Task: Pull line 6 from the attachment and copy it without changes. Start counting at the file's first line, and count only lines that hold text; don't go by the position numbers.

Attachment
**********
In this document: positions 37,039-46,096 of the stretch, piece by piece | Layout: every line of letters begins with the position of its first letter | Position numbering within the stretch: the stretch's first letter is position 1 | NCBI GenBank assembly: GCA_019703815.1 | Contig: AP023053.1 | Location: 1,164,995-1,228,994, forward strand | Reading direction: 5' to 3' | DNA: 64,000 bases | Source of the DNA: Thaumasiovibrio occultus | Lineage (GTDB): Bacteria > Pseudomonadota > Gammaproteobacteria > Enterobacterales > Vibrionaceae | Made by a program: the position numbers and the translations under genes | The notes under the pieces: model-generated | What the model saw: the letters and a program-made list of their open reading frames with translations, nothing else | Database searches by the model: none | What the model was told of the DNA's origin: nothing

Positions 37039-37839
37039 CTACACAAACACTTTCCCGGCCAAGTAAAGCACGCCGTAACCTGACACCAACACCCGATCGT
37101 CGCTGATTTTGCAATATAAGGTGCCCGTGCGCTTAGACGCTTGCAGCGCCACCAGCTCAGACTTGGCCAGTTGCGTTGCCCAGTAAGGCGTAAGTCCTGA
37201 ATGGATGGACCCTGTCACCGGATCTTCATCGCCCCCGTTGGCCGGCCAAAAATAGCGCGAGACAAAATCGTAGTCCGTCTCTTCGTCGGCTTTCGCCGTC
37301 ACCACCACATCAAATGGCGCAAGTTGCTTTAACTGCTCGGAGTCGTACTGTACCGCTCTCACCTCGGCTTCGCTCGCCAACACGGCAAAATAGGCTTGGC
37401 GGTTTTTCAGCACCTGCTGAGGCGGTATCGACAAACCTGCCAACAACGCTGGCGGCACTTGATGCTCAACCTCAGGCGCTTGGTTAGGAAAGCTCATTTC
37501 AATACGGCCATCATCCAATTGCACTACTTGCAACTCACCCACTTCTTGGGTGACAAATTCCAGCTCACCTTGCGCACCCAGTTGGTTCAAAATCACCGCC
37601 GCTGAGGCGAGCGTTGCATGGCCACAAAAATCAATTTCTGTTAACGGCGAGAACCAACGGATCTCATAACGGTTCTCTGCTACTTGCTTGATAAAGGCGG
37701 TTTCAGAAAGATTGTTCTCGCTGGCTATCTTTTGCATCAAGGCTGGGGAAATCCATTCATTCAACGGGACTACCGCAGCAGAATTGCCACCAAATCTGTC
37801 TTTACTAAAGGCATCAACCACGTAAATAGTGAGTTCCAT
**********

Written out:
37301 ACCACCACATCAAATGGCGCAAGTTGCTTTAACTGCTCGGAGTCGTACTGTACCGCTCTCACCTCGGCTTCGCTCGCCAACACGGCAAAATAGGCTTGGC